Susan explains the economics of virtual currencies at Stanford. Photo: YouTube
Don’t get me started on the awesomeness that is economist Susan Athey.
The Stanford professor is the winner of the John Bates Clark Medal. If you’re not familiar with that prize, it’s awarded to “that American economist under the age of forty who is adjudged to have made the most significant contribution to economic thought and knowledge.”
In 2012, she was elected to the National Academy of Science. Today, her research focuses on the economics of the Internet, marketplace design, and the intersection of computer science, machine learning, and economics. (She’s also on the board of Ripple.)
But what really takes Susan’s awesomeness to the next level is her ability to breakdown the complex and communicate it in such inspiring but simple fashion to laymen like me.
It’s a sentiment that Quora likely shares. A few months ago, they announced Sessions, sort of like an AMA for Quora domain experts.
Susan held one yesterday and it was as illuminating as always.
The world’s financial infrastructure today just isn’t going to cut it.
First, a tiny bit of background for the uninitiated (experts can skip below for my thoughts): today we don’t really have a solid foundation on which to build modern, digital financial services. 4% of wires fail; it can cost $40 to send $40; even banks have to wait days for international transfers; and a large share of money remitted home by the world’s poorest goes to transaction fees. Most of the world’s infrastructure is decades old; old, analog processes have been digitized but not rebuilt in entirely new ways.
The impact Bitcoin has had is profound—particularly as a catalyst for change and new approaches to finance.
Bitcoin was a proof of concept that inspired the imaginations of engineers, entrepreneurs, and innovators all over the world; and it also served as a catalyst for an industry that had been resisting innovation as it was bogged down by and distracted by regulatory compliance and recovering from the financial crisis. The industry went from saying “we’ll never all be able to coordinate on technological changes” to “if change is coming, I want to be a part of it.” In my view, the importance of a catalyst for action cannot be understated, especially when dealing with large, conservative firms with disparate interests.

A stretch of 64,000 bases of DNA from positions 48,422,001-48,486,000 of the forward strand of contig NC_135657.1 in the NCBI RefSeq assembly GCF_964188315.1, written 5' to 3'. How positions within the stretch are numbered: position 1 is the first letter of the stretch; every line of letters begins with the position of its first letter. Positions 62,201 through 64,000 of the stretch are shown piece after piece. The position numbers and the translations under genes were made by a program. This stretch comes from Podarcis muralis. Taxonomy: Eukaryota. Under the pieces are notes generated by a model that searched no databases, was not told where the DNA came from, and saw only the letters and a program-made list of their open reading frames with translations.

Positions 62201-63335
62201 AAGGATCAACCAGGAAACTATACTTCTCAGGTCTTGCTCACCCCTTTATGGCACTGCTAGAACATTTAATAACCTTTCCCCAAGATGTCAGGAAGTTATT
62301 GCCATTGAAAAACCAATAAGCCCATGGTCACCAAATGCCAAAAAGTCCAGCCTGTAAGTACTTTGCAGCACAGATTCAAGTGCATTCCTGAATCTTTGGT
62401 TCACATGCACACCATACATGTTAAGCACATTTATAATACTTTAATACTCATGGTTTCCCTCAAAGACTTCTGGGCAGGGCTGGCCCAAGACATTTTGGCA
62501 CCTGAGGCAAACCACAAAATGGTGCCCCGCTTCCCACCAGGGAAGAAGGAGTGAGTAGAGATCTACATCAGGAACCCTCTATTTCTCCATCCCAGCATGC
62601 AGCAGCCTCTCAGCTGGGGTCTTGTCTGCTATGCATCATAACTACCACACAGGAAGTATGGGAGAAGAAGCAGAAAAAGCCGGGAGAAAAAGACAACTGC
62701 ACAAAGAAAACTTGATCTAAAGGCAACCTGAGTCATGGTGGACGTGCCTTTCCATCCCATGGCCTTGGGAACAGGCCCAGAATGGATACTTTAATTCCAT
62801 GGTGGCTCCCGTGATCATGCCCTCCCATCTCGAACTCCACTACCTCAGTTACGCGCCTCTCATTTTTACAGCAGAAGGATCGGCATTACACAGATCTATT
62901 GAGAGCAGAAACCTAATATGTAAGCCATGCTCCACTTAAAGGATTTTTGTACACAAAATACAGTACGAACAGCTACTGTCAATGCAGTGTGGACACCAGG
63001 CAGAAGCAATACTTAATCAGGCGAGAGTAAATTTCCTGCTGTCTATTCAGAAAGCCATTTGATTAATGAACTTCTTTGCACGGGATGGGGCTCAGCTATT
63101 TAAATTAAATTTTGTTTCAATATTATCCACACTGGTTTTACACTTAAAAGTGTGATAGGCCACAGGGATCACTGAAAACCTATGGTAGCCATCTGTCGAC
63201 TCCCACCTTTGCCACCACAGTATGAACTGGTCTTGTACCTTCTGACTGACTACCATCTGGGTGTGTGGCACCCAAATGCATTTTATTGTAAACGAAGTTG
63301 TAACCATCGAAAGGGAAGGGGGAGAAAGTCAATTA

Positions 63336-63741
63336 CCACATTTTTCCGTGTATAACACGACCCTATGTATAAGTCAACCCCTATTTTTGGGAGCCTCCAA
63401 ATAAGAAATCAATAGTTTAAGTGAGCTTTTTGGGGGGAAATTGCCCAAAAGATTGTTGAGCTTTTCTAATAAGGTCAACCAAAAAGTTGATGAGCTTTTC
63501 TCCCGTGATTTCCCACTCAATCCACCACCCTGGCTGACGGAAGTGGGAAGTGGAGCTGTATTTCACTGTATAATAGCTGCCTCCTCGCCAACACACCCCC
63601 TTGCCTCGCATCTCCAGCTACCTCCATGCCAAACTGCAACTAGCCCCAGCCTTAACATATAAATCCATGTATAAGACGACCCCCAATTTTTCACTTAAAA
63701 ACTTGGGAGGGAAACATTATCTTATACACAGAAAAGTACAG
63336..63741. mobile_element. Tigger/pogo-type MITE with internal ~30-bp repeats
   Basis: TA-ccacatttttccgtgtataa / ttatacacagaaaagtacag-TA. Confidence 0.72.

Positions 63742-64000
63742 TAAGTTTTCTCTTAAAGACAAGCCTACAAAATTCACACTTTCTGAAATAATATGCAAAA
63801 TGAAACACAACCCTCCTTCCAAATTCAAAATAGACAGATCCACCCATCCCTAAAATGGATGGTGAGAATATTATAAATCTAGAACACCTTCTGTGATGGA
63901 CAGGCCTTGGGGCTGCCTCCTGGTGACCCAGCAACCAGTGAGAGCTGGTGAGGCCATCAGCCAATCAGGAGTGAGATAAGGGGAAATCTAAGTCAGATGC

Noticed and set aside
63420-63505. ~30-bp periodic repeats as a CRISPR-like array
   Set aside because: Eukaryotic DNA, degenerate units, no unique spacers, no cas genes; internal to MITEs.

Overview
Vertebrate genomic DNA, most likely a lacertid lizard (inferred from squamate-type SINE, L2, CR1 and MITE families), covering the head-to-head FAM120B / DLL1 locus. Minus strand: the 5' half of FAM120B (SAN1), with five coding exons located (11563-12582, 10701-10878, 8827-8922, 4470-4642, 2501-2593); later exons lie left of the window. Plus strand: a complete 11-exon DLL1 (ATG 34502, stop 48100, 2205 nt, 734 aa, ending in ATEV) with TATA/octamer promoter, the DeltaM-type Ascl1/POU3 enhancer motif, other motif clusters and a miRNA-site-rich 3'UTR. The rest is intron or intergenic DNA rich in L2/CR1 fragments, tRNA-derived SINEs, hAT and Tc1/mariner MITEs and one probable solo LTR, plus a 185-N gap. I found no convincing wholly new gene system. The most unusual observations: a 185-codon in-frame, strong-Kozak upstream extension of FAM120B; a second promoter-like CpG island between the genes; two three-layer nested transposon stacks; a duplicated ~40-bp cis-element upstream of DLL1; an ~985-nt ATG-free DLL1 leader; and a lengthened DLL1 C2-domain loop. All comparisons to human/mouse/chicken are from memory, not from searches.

These are early days.
One way to think about it all is like the beginning of the internet. Early on there was a lot of discussion of protocols, packets, etc., but it took many years and many layers of services on top before it was useful. And the first commercial uses had a lot of questionable elements (policy-makers in the 1990s were alarmed by the pornography and use of the internet for criminal activity). Bitcoin is in this earlier stage, before people have figured out what to do with a new technology
The Internet’s been around for a while, but we only got things like Uber very recently.
If you think about all of the layers of the technology stack that Uber built on – smartphones, GPS, mapping technology, cloud computing services, innovations in marketplace business models and consumer familiarity with ratings systems, comfort with payment systems, etc.—we can understand why Uber only arrived decades after the internet was born.
These are exciting times for the space.
So my prediction is that although we may not know yet exactly HOW things will change, we will see change in basic financial infrastructure so that money can move more easily, and we’ll all ultimately look to the popularization of Bitcoin as the catalyst that got the industry and governments and entrepreneurs moving quickly. Ripple (where I’m on the board) has met a lot of success working with forward-thinking, major international financial institutions (e.g. Santander is a strategic investor) who want to use Ripple’s technology to streamline money movement. At least one of the world’s leading central banks is working on (early stage) research about a government sponsored digital currency.
A very Susan overview of Ripple.
Ripple built its technology to be well suited to moving fiat currencies (dollars, Euros) with a digital currency playing the role of a “hub” or bridge currency to lower costs and thicken markets. Financial institutions have showed a great deal of interest in this technology. But Ripple’s customers also expressed a need for protocols that transcend a single ledger; their Interledger Protocol provides a way for banks or other institutions to move value BETWEEN ledgers (banks’ internal ledgers, the ledgers of consortia, Bitcoin ledgers, the Ripple ledger) efficiently and near-instantly, and with relevant information incorporated.
Ultimately, she describes a blockchain reality very much in line with Marley Gray’s multi-chain vision.
In the end, each use case has its own needs; privacy, speed, centralization v. decentralization; some firms would rather not have any association or relationship with Bitcoin for a variety of reasons. I believe that different technologies will evolve for the different use cases, sometimes built on top of existing technologies like Bitcoin, other times starting from scratch. It will be interesting to see how things develop!
Susan covers an incredibly wide breadth of topics in her Quora Session—from the impact of machine learning to why it’s such an exciting time to be an economist right now.